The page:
Asfandyar Wali Khan joined the opposition to Ayub Khan as a student activist. In 1975, he was imprisoned and tortured by the government of Zulfiqar Ali Bhutto and convicted as part of the Hyderabad tribunal for 15 years. Released in 1978, he stayed away from electoral politics till 1990..
Asfandyar Wali Khan served as leader of the Pakhtun Student Federation prior to being elected to the provincial Assembly in the 1990 election, while in the 1993 election he was elected to Pakistan's National Assembly. A seat to which he was re-elected to the National Assembly in the 1997 election and served as Parliamentary leader of the ANP and Chairman of the standing committee on inter-provincial co-ordination.
In 1999, he was elected party president for the first time. He was defeated in the 2002 election, in what was a repeat of his father's defeat in 1990, when a tactical alliance was formed by all the anti-ANP groups against him. After his defeat he resigned as President of his party, only to be re-elected unopposed in the subsequent party election. In 2003 he was elected to the Senate as Senator for a 6 year term. He was re-elected to the National Assembly in the parliamentary elections that was held on February 2008, leading his party to power both provincially and nationally, the former for the first time since 1947 and the latter since 1997.
In September 2008, he was elected as Chairman of the standing committee on foreign Affairs.
In 2008 it was reported by Dawn (newspaper) that he made a secret visit to the United States in which he made high level contacts with the U.S
On 3 October 2008, he was targeted by a suicide bomber who attempted to kill him while he was greeting guests during Eid ul-Fitr. Shortly after the attack, Asfandyar Wali Khan left Charsadda in a helicopter sent by the Prime Minister. He has come under severe criticism by certain elements who alleged that he should have stayed after the attack and attended funerals of the deceased, instead of escaping his home. However, this charge has been dismissed by his supporters as concocted by supporters of Taliban. It has been stated that: "Asfandyar Wali Khan has not fled the country. He is away from the country, no doubt, and is busy with personal and party commitments abroad.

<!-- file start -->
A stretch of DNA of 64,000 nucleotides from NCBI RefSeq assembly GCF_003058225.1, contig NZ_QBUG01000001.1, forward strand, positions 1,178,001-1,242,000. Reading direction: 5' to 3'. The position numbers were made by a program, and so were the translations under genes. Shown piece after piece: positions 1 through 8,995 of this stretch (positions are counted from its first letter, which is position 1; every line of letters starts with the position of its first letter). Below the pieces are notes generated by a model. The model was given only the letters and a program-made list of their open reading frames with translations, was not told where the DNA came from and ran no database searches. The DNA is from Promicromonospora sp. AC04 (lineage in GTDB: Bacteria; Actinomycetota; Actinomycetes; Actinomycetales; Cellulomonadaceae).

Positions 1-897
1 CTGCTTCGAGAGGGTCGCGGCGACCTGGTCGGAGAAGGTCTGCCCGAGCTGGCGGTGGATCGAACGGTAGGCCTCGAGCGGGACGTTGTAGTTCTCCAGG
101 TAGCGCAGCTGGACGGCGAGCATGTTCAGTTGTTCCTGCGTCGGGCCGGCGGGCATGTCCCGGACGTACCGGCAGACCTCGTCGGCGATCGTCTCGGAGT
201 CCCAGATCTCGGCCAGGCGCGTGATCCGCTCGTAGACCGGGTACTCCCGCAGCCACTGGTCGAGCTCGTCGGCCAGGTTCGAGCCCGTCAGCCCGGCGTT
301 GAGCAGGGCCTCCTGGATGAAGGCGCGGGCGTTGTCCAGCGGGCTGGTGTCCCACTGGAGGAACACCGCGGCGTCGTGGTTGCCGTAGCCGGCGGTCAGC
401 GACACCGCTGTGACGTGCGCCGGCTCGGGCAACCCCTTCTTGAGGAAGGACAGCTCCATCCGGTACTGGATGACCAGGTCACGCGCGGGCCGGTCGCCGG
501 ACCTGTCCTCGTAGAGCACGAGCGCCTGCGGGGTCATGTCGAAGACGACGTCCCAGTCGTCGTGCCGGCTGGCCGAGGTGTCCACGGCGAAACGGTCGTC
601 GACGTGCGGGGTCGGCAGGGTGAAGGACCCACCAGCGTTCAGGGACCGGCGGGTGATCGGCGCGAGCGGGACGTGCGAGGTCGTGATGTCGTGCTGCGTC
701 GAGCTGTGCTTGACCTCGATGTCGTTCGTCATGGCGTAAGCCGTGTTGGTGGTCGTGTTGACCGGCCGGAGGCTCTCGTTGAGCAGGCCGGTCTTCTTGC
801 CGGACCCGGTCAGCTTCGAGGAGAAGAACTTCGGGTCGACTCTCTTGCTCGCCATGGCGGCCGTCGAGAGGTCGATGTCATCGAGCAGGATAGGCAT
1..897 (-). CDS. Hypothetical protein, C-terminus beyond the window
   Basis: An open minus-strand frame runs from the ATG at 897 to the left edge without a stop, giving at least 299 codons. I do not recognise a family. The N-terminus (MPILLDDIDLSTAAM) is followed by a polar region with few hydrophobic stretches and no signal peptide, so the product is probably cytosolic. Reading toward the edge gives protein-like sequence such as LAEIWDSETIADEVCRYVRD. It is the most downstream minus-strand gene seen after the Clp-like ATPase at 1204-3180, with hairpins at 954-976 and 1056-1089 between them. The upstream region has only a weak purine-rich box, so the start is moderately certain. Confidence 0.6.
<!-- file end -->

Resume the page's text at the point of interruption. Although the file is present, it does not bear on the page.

Nevertheless, the establishment feels that Asfandyar Wali and the ANP are probably not contributing their bit towards the true national cause; for in the establishment’s opinion ANP is potentially capable of reversing the Talibanization trend in the tribal areas. Even if the establishment’s viewpoint is true, it is the handling of any situation that matters. Anything mishandled is in fact ruined. The problem at hand can only be solved if the establishment acts sensibly enough to recognize the high stakes involved, such as the growing influence of religious extremists in the region and the increasing number of suicide attacks within Pakistan itself.
Asfandyar Wali has a rightful claim when he tries to make the establishment realize that ‘Pakhtuns’ are something to be owned up, as dearly as the people of any other province. He and his party – ‘The Awami National Party’ have an ideology that they hold dear, and it gives them a sense of belonging to what they are.